Radiation Protection & Safety
Research with sub-atomic particles, such as neutrons, requires a high level of radiation protection and awareness. All safety regulations and practices common to other large-scale research laboratories or high power industrial facilities will be observed at ESS. Radiation protection and safety will be key aspects of ESS's operations, and will be carefully monitored by the regulatory authorities.
Safety will be a key aspect of operations at ESS. Radiation will be generated in several parts of the facility, and ESS will also contain large, heavy scientific equipment, high-voltage electrical systems, and low-temperature systems.
Designed for Safe Operations
ESS will be designed, constructed, and operated to a high level of safety in order to meet the expectations of its users, other personnel, and to meet all regulatory requirements. This applies to aspects of safety such as radiation, fire, cryogenics, chemicals, heavy loads, and other hazardous areas or situations. The security of the facility will be designed to meet the in-house security rules and regulatory requirements, as well as the needs of individual users and personnel so that all may work in an open and friendly atmosphere.
The Swedish Radiation Protection Authority and the Environmental Court, who issue the permits needed to build and operate the ESS, will assess whether ESS can be operated safety. The Radiation Protection Authority will license the ESS in stages, and will thereafter continuously monitor safety at the facility.
The fundamental safety principle of ESS is passive safety, with the radiation produced in the target station contained within three confinement barriers. The design is such that when the accelerator stops, the production of neutrons will also stop. Residual heat can be removed from the tungsten target through passive cooling, so no active cooling system is required.
Safety at Other Research Laboratories
The safety standard at ESS will be on a par with that of conventional power plants and similarly large research facilities, where the safety record for users, employees, and other guests is very good.
Much experience has been gained through the construction and operation of similar neutron sources in Great Britain, the United States, Japan, and Switzerland, which, like ESS, are based on accelerator and spallation technology. Many other particle accelerators and neutron sources around the world have also contributed to the collective knowledge of safe operating procedures at a facility such as ESS.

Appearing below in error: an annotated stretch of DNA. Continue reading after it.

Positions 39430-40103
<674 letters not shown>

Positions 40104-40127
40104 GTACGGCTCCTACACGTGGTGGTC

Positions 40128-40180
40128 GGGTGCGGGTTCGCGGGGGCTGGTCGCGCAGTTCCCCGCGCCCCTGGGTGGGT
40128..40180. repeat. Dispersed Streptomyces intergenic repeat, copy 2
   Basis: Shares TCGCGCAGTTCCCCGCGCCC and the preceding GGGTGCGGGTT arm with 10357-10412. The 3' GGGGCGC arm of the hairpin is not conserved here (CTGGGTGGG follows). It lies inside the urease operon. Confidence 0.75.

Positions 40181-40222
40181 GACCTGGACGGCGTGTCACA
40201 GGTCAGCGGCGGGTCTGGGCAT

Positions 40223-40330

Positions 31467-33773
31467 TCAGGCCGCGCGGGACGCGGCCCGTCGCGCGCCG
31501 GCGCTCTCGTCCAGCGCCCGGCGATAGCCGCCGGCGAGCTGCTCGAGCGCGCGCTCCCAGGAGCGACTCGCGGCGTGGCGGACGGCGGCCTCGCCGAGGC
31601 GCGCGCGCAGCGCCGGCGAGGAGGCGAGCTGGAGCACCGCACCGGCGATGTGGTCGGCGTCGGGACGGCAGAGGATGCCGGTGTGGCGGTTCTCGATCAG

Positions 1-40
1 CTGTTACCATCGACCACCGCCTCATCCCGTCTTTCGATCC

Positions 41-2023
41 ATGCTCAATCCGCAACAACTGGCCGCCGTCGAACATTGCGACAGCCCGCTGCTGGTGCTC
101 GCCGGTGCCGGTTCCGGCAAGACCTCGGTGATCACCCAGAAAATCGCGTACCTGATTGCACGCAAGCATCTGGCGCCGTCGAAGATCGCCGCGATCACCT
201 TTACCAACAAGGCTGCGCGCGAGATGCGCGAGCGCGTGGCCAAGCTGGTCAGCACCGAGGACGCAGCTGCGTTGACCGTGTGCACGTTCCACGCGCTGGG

Radiation Protection at ESS
Research with neutrons generates radiation. Radiation protection will therefore be an essential aspect of ESS operations. On average, ESS will add the equivalent of 1-2% of the natural background radiation to the surrounding environment.
Scientists use different ”tools” to study the smallest structures in different types of materials. Among these are neutrons, synchrotron light, x-rays, lasers, electron microscopy, and MRI and CT scanning. All of these techniques generate some radiation.
During the last decades, neutrons for science have most often been produced in small nuclear fission reactors located at research institutes, laboratories, and universities. For scientific, environmental, and safety reasons, scientists today prefer neutron sources based on particle accelerators and spallation technology. This method produces more useful neutrons and thereby better research results. It also has the advantage of producing less radioactive waste and does not have the same risk profile as a nuclear fission reactor. As such, when ESS is built, old reactors can be phased out and less radioactive residual products will be produced worldwide.
Radiation occurs naturally in the environment. It comes from the sun, the cosmos, from radioactive materials in the ground, and even from within the human body. It also exists in man-made structures all around us, such as buildings and machinery, medical equipment, houses, emergency exit signs, and fire detectors. The radiation levels that these items produce seldom pose any danger to people.
A person living in Sweden, under normal circumstances, is exposed to so-called background radiation of 3-4 mSv (millisievert) per year. This is generated both from natural sources in the earth and in the cosmos, as well as from housing (building materials) and health care (x-rays).
ESS will generate radiation from the proton beam in the accelerator, from neutrons and other activated material in the target, and from the neutrons in the experimental halls. ESS has set the goal of keeping the exposure to the public and the environment, for example from the ventilation air, below 0.05 mSv per year. This represents 1-2% of normal background radiation, and can be compared to a visit to the dentist, where a person might receive the same dose from five x-rays.
The ESS goal of 0.05 mSv per year is half the dose rate limit of 0.1 mSv per year set by the Swedish authorities for a facility producing ionising radiation. As such, in terms of radiation, ESS will have a marginal effect on the surrounding environment and on persons living near the facility.
In general, the experience of similar large-scale research facilities predicts very little exposure or environmental impact. Environmental radiation from the large CERN research facility in Geneva over the course of its almost 60-year lifetime has been negligible, according to calculations by the French and Swiss radiation protection authorities. The radiation from CERN is around 0.01 mSv per year, which is less than 1% of normal background radiation.